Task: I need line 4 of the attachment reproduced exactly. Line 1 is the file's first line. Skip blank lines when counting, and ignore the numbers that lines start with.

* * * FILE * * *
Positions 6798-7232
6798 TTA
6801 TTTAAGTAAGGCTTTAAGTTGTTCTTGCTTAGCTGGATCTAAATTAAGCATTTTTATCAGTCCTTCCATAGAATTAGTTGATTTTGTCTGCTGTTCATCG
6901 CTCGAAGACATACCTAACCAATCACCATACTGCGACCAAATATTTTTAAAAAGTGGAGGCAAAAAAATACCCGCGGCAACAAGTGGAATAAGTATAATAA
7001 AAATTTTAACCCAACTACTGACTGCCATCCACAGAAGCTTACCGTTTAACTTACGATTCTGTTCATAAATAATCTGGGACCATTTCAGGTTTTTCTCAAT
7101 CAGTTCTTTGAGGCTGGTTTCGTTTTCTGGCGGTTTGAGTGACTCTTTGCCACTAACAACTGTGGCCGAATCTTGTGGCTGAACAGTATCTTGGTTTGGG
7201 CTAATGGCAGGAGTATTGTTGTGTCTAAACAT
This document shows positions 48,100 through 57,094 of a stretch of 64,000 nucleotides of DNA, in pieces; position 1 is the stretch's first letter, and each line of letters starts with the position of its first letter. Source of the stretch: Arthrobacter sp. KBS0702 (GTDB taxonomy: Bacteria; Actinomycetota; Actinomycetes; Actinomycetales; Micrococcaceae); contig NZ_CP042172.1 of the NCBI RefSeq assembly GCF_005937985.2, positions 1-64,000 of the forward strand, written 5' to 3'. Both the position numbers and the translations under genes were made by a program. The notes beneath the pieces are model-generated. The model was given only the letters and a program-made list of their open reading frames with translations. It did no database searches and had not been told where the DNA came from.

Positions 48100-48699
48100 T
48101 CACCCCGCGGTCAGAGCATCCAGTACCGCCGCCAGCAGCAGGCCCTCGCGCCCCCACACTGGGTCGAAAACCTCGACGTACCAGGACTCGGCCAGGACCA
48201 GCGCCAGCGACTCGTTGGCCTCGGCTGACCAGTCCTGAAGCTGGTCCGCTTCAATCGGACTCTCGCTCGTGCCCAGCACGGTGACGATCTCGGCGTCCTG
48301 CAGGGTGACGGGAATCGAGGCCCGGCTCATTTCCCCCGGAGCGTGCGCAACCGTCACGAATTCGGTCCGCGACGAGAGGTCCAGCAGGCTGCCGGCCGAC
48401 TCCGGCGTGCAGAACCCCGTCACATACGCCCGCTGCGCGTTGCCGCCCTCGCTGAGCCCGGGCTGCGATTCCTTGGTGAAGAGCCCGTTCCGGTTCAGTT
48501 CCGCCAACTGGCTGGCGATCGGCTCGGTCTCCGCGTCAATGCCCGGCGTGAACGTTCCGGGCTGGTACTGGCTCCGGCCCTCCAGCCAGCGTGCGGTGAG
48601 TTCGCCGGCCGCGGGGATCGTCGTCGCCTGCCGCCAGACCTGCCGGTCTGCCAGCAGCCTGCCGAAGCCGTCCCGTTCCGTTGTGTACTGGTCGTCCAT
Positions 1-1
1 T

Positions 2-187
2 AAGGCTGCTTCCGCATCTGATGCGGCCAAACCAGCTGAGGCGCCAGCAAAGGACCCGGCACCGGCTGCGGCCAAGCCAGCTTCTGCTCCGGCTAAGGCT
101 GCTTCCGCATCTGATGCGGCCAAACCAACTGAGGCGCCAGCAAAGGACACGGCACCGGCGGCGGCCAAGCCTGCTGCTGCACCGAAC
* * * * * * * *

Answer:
6901 CTCGAAGACATACCTAACCAATCACCATACTGCGACCAAATATTTTTAAAAAGTGGAGGCAAAAAAATACCCGCGGCAACAAGTGGAATAAGTATAATAA